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NSF Press Release


Embargoed until 1 p.m. EDT

NSF PR 02-28 (NSB PR 02-74) - April 30, 2002

Media contacts:

 William Harms

 (703) 292-8070


 Bill Noxon

 (703) 292-8070

Strong R&D Spending Buttresses U.S. Economic Growth, Report Shows
S&E Indicators 2002 hints that international impact may increase

Science and Engineering Indicators 2002 cover image

Dramatic increases in research and development (R&D) investments during the past decade, largely from industry, have contributed to U.S. standing as a global economic powerhouse. However, developments abroad could affect U.S. preeminence in science and technology in the years to come, says Science and Engineering Indicators 2002, a biennial report of the National Science Board to the President.

The report shows that the United States finances 44 percent of the total worldwide investment in R & D--equal to the combined total of Japan, the United Kingdom, Canada, France, Germany and Italy.

International R&D on the rise

Inspired by American success, other nations are increasing their R&D investments and focusing on areas such as physical sciences and engineering, which receive comparably less funding in the United States.

Those changes, S&E Indicators concludes, could lead to the creation of new centers for research excellence abroad, and return to those home countries more of their U.S.-trained scientists and engineers. The report acknowledged the many contributions of non-U.S. born scientists to America's vitality, but added "the country's international economic competitiveness ultimately rests on the U.S. labor force's own capacity for innovation and productivity."

Indicators also reports that R&D investments by U.S. industry at home have contributed to a steady stream of innovations and spurred economic growth, increasing per-capita income. Concurrently, new forms of R&D and technological alliances connect firms and universities, nonprofit organizations and government. The very conduct of research and development has changed in response to market pressures and the capabilities created by the information technology revolution. This has led to transformations in other areas, too, including a growth in science-based patents and a much-increased level of high-tech exports.

Meanwhile, the balance of R&D investments continues to shift. As industry R&D grew to nearly 75 percent of the national total by 2000, Federal expenditures remained essentially flat over the past decade. Defense-related R&D fell by the end of the decade to a 50-year low of about 14 percent of the U.S. R&D total. Since 1980, the share of basic research to total national R&D has risen from 14 to 18 percent.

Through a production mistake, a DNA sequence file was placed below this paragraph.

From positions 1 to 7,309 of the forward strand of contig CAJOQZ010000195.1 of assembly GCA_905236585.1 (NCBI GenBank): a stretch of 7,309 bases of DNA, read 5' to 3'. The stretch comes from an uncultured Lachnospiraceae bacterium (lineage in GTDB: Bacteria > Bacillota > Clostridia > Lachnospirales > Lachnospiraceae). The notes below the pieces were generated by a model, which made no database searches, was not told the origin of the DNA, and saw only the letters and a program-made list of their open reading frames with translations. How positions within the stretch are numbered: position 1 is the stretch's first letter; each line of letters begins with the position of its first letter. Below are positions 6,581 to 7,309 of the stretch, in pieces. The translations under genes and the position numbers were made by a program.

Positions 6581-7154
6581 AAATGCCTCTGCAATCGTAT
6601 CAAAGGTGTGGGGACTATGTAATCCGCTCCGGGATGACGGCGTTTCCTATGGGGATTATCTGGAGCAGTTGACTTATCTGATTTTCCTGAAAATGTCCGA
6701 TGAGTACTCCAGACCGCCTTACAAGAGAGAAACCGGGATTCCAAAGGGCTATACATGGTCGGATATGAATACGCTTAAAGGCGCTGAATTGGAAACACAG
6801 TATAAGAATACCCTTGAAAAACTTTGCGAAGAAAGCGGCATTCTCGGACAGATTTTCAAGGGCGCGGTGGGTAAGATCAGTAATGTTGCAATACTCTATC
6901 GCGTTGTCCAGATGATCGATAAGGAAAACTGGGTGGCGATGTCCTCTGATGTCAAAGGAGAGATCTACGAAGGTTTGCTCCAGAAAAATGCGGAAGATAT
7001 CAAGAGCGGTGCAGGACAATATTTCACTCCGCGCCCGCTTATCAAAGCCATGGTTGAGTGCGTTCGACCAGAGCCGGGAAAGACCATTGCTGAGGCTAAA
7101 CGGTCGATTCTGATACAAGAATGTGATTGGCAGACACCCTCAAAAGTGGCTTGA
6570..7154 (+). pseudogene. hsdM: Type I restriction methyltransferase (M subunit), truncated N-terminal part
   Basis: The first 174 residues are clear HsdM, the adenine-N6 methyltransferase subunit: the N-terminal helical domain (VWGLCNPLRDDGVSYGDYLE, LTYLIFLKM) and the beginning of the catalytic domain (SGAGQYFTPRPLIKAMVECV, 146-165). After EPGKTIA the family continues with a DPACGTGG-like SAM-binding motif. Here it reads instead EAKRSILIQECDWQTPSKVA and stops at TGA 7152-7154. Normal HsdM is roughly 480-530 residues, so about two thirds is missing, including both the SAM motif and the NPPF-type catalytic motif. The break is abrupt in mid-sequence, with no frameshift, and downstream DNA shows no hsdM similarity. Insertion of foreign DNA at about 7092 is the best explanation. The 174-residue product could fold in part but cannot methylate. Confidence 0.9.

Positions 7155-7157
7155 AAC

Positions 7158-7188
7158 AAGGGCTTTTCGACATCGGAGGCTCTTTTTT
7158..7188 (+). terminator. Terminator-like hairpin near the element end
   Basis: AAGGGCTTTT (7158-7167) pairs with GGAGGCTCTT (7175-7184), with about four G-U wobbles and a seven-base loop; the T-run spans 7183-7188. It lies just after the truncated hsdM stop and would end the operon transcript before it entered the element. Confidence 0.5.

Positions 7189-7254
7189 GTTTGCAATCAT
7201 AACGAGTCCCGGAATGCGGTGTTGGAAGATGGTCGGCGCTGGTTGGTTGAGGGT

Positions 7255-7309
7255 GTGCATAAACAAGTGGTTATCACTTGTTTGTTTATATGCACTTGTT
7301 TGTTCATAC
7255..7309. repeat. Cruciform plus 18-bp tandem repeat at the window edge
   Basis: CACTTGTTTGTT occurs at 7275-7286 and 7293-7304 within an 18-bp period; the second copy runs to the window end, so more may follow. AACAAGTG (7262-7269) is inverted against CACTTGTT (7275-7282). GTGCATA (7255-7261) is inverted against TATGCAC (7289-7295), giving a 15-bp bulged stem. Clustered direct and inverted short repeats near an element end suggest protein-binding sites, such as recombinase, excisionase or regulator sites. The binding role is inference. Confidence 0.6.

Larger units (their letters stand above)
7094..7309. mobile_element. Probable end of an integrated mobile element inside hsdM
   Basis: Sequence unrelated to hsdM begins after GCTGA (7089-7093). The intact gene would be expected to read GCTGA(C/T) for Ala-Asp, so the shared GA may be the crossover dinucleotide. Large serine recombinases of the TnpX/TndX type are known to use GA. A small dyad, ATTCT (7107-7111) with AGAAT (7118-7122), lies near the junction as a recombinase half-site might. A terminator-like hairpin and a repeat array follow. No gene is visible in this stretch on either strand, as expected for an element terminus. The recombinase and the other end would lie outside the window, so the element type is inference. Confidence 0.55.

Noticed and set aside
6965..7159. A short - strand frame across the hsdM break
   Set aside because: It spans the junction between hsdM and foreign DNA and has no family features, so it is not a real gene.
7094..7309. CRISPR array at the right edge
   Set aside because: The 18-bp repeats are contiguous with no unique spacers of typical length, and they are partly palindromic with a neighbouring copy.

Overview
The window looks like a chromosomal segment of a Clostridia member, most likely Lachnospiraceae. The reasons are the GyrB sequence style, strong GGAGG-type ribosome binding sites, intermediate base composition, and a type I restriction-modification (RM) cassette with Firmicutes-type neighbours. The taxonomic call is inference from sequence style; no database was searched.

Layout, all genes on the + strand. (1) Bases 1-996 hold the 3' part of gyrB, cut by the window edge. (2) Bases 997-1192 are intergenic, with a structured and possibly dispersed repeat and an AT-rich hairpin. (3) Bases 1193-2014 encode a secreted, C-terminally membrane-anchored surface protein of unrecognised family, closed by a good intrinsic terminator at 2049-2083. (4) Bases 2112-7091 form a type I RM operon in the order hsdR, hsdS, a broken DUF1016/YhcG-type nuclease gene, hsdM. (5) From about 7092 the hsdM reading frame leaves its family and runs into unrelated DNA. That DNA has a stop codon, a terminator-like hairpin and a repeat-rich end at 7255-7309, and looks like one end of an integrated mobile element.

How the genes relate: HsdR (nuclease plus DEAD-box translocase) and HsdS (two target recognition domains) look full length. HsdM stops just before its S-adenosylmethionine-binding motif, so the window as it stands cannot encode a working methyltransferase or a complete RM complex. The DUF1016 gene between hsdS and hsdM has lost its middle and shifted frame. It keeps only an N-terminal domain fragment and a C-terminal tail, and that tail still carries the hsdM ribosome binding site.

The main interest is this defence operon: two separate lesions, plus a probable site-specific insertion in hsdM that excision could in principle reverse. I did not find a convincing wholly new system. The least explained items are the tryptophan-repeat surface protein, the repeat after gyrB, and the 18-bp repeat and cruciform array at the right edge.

Also rising quickly are federal research expenditures in life sciences, from 41 to 47 percent of the federal total between 1990 and 2000. However, the combined share of physical sciences and engineering in federal research total dropped from 37 to 29 percent in the same period.

Workforce changes tracked

Changes in the U.S. economy have spilled into the workforce. Information- and technology-based changes in the economy have created new opportunities for highly trained workers. Science and engineering occupational fields are growing faster than the overall growth of the American work force, the report shows. The Bureau of Labor Statistics predicts that during this decade, S&E occupations will grow by 47 percent, compared to 15 percent for the labor force as a whole.

These workers have provided growth for American high-tech manufacturers, which produce about 35 percent of world output of major high-tech industries. The high-tech industries' share of national manufacturing output rose from 9.6 percent to 16.6 percent during the period 1980 to 1998.

In the past decade there has been a steady increase of participation by women and minorities in the U.S. science and engineering enterprise. The number of foreign students enrolled in U.S. universities has risen as well. In fact, half or more of the people receiving U.S. engineering or computer science Ph.D.s were born abroad.

In academia, the number of doctorates awarded in sciences and engineering between 1991 and 2000 rose from 24,023 to 25,970. Within those totals, the number of Ph.D.s going to women increased from 6,932 to 9,396, while the number to white men fell from 8,585 to 7,909.

Education concerns remain

Despite many state and national reforms initiated during the last decade, concern continues about the quality of mathematics and science education in grades K-12, according to the new Indicators. America's high school students continue to lag in international achievement measures in science and mathematics. Although more students are taking advanced academic courses in high school, many students need remedial work in college.

A persistent issue in science and mathematics education remains the size and adequacy of the teaching force, the report says. Too many mathematics and science teachers have a limited background in the subjects. Low pay makes the profession unappealing to college graduates in science and mathematics.

Solving the problem of producing more high-quality, homegrown scientists and engineers depends upon solving the problems with elementary and secondary education, the report concludes.


For the complete Science and Engineering Indicators 2002 see:

See also:



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